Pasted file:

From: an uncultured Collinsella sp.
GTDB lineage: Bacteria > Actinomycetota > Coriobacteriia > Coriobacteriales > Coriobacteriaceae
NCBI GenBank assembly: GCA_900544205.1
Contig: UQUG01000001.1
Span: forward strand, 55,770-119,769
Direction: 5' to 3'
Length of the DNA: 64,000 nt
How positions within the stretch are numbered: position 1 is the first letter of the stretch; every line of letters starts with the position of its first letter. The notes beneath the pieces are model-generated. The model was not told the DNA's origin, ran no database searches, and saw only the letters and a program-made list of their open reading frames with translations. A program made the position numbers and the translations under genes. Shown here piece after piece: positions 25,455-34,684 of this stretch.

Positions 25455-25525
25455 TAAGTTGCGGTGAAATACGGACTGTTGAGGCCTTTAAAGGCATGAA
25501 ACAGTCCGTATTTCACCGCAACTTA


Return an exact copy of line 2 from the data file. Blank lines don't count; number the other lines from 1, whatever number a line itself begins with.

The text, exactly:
GTDB lineage: Bacteria > Actinomycetota > Coriobacteriia > Coriobacteriales > Coriobacteriaceae